New Zealand’s Financial Authority Blacklists Three Local Crypto Platforms

New Zealand’s Financial Authority Blacklists Three Local Crypto Platforms

Bitcoin Regulation News
November 12, 2018 by XNews Editor 4
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The Financial Markets Authority (FMA) of New Zealand has added three new crypto-based websites to its list of online scams
New Zealand’s Financial Authority Blacklists Three Local Crypto Platforms

The Financial Markets Authority (FMA) of New Zealand has added three new crypto-based websites to its list of online scams, a declaration by the FMA discloses Thursday, Nov. 1.

On Nov. 1, the FMA entitled three companies — Crypto Gain, Russ Horn, and Zend Trade — on its “scam” list, where citizens are cautioned about the potential risk of trading with certain websites.

In regards to Crypto Gain, the FMA states that the company is posing as a New Zealand company with the same name without permission to do so, noting:

“The website www.cryptogainlimited.com is not associated with, nor a representative of, the New Zealand registered company Cryptogain Limited.”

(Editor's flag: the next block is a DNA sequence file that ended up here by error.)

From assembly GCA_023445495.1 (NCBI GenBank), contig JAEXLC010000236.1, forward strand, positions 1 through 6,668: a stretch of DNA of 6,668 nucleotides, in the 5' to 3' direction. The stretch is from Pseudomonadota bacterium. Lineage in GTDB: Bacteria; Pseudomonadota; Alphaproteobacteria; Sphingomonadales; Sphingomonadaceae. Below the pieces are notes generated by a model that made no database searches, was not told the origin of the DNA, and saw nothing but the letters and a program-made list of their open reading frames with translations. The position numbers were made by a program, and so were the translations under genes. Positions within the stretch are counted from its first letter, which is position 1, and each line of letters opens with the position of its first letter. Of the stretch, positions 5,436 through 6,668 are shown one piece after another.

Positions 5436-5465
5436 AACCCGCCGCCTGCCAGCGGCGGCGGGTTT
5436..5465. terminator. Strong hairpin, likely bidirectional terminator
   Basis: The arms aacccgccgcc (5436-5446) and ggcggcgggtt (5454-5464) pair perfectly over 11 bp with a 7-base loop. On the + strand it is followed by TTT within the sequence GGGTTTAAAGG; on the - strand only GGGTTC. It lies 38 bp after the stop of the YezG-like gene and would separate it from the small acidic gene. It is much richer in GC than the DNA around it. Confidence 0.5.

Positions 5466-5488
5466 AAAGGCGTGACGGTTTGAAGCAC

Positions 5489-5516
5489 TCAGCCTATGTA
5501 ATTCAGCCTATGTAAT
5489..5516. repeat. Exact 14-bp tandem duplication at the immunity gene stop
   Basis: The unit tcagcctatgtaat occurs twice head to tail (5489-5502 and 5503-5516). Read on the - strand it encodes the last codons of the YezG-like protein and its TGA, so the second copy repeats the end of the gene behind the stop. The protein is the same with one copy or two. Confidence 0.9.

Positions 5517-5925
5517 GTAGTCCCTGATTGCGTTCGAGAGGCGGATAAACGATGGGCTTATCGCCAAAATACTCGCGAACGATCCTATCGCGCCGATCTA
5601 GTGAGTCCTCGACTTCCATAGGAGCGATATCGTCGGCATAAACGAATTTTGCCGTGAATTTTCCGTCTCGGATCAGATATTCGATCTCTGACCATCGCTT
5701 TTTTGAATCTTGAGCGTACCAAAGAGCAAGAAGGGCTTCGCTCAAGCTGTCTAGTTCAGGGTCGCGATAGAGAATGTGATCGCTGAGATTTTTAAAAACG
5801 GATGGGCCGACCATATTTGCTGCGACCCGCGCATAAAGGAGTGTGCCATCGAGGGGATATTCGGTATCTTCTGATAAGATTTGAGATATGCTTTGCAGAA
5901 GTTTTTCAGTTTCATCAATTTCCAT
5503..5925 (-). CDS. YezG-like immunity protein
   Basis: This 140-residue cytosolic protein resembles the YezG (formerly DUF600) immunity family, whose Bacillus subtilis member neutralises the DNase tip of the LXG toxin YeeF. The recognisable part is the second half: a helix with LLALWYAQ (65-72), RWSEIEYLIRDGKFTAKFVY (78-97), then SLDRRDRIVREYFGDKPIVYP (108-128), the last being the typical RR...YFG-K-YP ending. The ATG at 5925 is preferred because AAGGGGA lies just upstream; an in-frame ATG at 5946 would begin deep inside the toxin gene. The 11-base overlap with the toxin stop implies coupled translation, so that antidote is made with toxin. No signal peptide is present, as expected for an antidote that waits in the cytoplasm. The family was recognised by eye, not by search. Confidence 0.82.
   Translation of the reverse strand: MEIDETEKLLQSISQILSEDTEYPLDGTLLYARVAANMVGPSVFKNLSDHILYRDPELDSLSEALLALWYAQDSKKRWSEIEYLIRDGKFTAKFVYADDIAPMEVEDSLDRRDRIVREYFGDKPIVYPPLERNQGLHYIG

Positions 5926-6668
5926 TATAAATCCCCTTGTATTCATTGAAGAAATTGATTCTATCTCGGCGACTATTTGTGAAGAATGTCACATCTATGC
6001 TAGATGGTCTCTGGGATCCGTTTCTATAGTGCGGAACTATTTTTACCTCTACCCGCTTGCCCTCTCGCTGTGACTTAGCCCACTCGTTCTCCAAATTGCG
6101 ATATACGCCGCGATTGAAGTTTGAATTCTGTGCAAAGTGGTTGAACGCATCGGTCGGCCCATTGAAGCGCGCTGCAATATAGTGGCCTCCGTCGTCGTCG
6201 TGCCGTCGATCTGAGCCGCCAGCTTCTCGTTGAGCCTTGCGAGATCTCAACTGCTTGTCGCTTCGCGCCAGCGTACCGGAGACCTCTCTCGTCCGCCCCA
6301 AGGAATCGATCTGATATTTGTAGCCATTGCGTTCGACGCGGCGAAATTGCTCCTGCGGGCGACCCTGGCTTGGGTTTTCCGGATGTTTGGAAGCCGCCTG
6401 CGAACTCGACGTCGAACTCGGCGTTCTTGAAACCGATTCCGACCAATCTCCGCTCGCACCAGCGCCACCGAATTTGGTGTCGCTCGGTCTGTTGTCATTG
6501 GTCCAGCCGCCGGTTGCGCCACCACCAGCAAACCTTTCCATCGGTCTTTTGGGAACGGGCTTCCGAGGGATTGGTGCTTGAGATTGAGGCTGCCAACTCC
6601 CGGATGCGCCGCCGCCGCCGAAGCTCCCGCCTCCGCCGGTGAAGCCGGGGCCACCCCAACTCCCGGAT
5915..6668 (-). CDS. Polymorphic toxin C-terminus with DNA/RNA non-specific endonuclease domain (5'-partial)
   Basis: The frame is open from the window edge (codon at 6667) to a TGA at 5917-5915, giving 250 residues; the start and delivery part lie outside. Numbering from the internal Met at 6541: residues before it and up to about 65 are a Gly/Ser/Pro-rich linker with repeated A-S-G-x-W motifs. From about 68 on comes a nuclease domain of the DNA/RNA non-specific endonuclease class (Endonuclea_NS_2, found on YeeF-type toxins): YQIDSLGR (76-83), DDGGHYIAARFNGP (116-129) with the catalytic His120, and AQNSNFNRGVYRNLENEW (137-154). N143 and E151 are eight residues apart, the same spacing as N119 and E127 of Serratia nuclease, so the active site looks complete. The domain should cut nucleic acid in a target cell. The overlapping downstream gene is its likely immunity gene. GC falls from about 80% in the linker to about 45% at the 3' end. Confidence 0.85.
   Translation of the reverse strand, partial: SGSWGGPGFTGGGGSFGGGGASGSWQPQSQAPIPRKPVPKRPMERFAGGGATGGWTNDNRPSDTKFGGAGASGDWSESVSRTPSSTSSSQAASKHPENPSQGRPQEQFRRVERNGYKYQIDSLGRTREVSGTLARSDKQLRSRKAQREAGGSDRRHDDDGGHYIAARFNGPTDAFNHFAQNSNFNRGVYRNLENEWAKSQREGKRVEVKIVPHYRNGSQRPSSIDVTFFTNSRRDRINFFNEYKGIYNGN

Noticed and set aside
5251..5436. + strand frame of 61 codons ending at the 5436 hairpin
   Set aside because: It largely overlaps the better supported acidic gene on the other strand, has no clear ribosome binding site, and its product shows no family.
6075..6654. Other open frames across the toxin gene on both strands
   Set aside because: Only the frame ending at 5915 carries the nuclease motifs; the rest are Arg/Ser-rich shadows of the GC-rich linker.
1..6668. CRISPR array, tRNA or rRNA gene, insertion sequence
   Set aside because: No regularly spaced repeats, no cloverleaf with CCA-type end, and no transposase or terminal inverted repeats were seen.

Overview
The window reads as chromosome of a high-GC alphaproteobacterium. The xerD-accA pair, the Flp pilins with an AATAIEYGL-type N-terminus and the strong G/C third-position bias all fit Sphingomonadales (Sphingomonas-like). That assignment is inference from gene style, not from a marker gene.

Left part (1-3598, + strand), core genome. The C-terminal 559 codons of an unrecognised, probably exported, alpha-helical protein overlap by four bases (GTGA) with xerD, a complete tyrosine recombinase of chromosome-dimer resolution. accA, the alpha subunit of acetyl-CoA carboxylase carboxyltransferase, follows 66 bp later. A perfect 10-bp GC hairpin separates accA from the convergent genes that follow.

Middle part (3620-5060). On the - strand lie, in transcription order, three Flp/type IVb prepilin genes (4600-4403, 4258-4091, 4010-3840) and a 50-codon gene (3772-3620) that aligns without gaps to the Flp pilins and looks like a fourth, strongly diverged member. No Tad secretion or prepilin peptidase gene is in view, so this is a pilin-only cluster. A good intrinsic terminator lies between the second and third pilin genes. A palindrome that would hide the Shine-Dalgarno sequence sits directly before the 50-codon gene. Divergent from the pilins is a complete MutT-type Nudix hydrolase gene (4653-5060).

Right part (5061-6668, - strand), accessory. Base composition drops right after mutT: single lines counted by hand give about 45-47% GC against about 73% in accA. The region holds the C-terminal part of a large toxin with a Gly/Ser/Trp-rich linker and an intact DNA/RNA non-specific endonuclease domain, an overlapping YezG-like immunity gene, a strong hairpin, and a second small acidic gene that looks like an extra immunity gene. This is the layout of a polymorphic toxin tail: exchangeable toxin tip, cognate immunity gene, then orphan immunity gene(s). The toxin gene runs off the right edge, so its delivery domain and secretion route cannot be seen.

Crypto Gain Limited (not to be confused with the other Cryptogain — a desktop app to track one’s cryptocurrency assets) claims on its website that it has a certificate of incorporation granted by local authorities in August 2017. According to the website, the company provides consulting services for those who are new to crypto trading.

Earlier in October, the FMA had blacklisted several other cryptocurrency-related companies. Fix Club Limited, a crypto trading platform, was mentioned because of false claims that it belonged to the New Zealand regulated crypto area. Bitcoin Revolution Trading was listed for reportedly claiming that country’s current or former prime ministers and Treasury officials were investing in Bitcoin (BTC).

As Cointelegraph previously wrote, rumors spread on social media in late 2017 that former New Zealand Prime Minister Sir John Key held $300 mln in BTC from his initial investment of $1,000. However, Key denied all the allegations, revealing that the initial piece was posted by a fake website pretending to be the New Zealand Herald — the largest newspaper in country.

New Zealand’s police have also warned citizens about cryptocurrency related online scams in September, shortly after an investor lost $320,000 NZD ($213,000 USD) to crypto fraudsters. “Members of the public should seek advice before making any online investments they are unsure of,” the police sergeant said at the time.


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